Disease progression status was known in 59 of 60 patients (98%). The majority of patients (74%) experienced progression of disease, whereas 8 patients (13%) remained on PD-1 blockade without progression. Patients with acral melanoma had a median PFS of 4.1 months with a median follow-up of 20 months. Patients with mucosal melanoma had a median PFS of 3.9 months with a median follow-up of 10.6 months (see Fig. 2). On univariate analysis, there was no significant association between primary subsite, mutation status, stage at treatment, CNS or liver involvement, prior therapy, or response to prior ipilimumab with PFS in either acral or mucosal subtypes (Supporting Tables 5 and 6; see online supporting information).

Details are in the caption following the image

The median progression-free survival (PFS) from the time of anti-programmed cell death receptor 1 (anti-PD-1) therapy is illustrated. (A) The median PFS in patients with acral melanoma was 4.1 months with a median follow-up of 20 months. (B) The median PFS in patients with mucosal melanoma was 3.9 months with a median follow-up of 10.6 months.

OS

Across the entire cohort, 25 of 60 patients died. After a median follow-up of 20 months, the median OS for those who had primary acral melanoma was 31.7 months (see Fig. 3). There was no significant association with age, sex, mutation status, CNS/liver involvement, or prior therapy outcomes in acral subtypes (Supporting Table 7; see online supporting information). Given the median follow-up of 10.6 months in patients who had primary mucosal melanoma, OS data are not mature enough to report.

Details are in the caption following the image

The median overall survival (OS) from the time of anti-programmed cell death receptor 1 (anti-PD-1) therapy in patients with acral melanoma was 31.7 months with a median follow-up of 20 months. Follow-up was not mature enough to report the median OS in patients with mucosal melanoma.

Toxicity

Across the entire cohort, 31 of 60 patients (51%) had at least 1 adverse event (AE) attributable to anti-PD-1 treatment. The majority of AEs (81%) were grade 1 or 2. Overall, the most common AEs were fatigue (n = 16), rash (n = 6), and hepatitis (n = 5). No patients in this cohort were diagnosed with pneumonitis. Grade 3 or 4 AEs included grade 4 hemolytic anemia (n = 1); and grade 3 hepatitis (n = 2), retinopathy (n = 1), hyperglycemia (n = 1), and tenosynovitis/arthralgias (n = 1). Two patients (3%) discontinued treatment because of toxicity (grade 3 arthralgias and grade 3 retinopathy). There were no treatment-related deaths.

DISCUSSION

Acral and mucosal melanomas are epidemiologically and molecularly distinct from nonacral cutaneous melanoma,6-9 but limited evidence exists to support the efficacy of immune-checkpoint blockade with anti-PD-1 agents in this setting. To our knowledge, the current cohort represents the first published report of patients with acral melanoma who received treatment with nivolumab or pembrolizumab and is 1 of the first to include patients with mucosal melanoma. In a largely second-line setting, we observed that the response rate was similar in both the acral group (32%) and the mucosal group (23%). The ORR in our patients with mucosal melanoma is numerically identical to the 23% ORR in 86 patients with mucosal melanoma who were treated across multiple prospective trials of nivolumab, although this may have been influenced by an overlap of 7 patients who were included in both cohorts.29 These response rates in mucosal and acral melanoma also are in line with prior published response rates of 26% to 31% in second-line cutaneous melanoma trials of PD-1 blockade with nivolumab or pembrolizumab.15, 16, 18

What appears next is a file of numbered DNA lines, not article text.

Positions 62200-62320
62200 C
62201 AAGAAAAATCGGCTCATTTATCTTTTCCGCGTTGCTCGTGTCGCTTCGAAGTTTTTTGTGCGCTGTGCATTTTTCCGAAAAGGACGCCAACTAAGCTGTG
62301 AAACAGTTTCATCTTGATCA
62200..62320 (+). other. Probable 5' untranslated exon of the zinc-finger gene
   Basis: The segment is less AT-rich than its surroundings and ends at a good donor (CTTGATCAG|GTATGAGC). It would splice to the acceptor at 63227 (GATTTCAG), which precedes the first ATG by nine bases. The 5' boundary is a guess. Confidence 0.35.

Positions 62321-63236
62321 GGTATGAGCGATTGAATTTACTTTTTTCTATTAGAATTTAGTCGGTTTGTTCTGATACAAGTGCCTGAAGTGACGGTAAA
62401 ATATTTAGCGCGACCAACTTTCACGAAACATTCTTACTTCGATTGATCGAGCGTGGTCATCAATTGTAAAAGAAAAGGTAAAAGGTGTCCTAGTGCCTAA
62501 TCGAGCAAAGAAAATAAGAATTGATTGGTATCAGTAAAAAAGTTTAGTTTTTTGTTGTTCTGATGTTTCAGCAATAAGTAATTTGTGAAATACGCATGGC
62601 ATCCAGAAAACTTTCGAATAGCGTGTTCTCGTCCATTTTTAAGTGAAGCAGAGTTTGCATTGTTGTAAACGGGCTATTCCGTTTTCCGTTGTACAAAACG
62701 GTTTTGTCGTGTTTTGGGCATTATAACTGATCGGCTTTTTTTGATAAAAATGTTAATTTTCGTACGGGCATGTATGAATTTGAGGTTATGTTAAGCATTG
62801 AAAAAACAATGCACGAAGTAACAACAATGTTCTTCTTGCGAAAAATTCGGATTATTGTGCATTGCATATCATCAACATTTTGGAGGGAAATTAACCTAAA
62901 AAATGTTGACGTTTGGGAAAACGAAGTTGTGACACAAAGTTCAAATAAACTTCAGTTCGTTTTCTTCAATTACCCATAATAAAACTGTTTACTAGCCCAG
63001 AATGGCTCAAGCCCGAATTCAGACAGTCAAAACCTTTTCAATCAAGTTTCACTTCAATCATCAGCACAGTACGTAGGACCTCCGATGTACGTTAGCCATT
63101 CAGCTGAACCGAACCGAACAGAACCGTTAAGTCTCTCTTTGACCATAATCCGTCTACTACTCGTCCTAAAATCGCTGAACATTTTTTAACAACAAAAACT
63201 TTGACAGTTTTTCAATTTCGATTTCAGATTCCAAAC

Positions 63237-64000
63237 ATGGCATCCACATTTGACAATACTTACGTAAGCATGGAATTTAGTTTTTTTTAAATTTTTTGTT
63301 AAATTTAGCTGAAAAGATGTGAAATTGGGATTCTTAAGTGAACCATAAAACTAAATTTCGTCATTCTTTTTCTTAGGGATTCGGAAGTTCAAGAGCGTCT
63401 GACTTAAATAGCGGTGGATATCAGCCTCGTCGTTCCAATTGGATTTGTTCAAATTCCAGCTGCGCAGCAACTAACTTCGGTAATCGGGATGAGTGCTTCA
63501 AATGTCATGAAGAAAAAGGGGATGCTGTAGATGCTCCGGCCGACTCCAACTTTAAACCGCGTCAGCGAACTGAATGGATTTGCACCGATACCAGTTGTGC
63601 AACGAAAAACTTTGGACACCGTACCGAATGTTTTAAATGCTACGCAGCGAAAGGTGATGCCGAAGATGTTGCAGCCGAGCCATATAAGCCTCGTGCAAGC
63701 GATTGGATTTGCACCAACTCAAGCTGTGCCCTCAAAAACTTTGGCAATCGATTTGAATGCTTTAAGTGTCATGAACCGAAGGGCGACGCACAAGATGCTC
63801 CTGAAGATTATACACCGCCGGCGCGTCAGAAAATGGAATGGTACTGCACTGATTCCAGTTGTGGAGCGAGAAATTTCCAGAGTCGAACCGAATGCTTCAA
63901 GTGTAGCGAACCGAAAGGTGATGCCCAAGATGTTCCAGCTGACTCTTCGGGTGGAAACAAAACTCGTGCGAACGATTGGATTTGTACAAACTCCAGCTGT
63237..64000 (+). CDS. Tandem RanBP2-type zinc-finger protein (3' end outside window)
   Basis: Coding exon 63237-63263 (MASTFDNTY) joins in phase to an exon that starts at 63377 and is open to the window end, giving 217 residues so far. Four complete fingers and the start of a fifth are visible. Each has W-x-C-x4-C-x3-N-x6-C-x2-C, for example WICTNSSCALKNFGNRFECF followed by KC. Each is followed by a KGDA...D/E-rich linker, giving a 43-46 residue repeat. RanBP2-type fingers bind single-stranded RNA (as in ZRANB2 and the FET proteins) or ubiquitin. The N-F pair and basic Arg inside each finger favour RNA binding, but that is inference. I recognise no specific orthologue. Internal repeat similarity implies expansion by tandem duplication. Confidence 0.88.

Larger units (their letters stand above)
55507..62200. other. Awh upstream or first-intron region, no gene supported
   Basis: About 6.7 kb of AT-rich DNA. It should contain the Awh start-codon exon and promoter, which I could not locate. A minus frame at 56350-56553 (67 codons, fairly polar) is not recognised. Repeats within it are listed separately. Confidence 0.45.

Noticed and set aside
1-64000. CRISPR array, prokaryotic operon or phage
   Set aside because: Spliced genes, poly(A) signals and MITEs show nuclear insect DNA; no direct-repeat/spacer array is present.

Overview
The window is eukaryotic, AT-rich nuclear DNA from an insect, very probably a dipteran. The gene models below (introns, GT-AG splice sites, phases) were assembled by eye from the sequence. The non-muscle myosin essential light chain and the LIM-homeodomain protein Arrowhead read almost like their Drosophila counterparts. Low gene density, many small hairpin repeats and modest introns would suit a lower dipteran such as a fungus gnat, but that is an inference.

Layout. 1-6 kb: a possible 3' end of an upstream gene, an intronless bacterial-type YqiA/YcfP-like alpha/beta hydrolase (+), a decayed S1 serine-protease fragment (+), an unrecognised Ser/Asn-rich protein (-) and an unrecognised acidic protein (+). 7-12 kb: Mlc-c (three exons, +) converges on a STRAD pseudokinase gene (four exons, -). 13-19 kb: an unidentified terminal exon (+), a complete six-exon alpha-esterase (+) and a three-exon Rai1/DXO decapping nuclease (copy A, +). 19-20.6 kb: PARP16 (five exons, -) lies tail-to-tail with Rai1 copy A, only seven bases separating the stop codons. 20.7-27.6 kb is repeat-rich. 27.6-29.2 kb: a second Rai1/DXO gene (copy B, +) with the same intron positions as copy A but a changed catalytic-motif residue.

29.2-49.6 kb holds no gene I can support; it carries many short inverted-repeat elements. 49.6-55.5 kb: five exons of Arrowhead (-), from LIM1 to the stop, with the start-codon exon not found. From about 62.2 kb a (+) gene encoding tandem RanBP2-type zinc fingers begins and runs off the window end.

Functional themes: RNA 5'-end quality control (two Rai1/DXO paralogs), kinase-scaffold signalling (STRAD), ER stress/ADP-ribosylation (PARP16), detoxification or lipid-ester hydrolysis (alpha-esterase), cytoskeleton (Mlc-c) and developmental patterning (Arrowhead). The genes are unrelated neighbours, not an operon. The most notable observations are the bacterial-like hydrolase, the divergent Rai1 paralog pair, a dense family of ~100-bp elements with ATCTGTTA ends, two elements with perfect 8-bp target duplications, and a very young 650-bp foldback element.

In our analysis of this cohort, we could not detect a difference in ORR by age, subsite, site of metastasis, or prior therapy. Treatment was well tolerated, and only 2 of 60 patients discontinued therapy because of toxicity. Therefore, the current data support the routine use of PD-1 blockade for patients with advanced or unresectable acral and mucosal melanoma regardless of age, site of primary or metastatic disease, or response to prior therapy. Extrapolating from the ORRs in patients with treatment-naive versus ipilimumab-refractory cutaneous melanoma, it may be reasonable to expect that the efficacy in a treatment-naive cohort would be even higher than that reported in this mostly (85%) pretreated population. Parallels to biochemotherapy in mucosal melanoma can be drawn, in which the ORR ranged from 36% to 54% in a smaller, heterogeneously treated series that demonstrated durable responses in some patients.28, 30, 31 Given the general understanding that PD-1 blockade is tolerated better than biochemotherapy and has demonstrated an OS benefit in cutaneous melanomas, this report supports the use of anti-PD-1–based therapy in the frontline setting for acral and mucosal melanomas.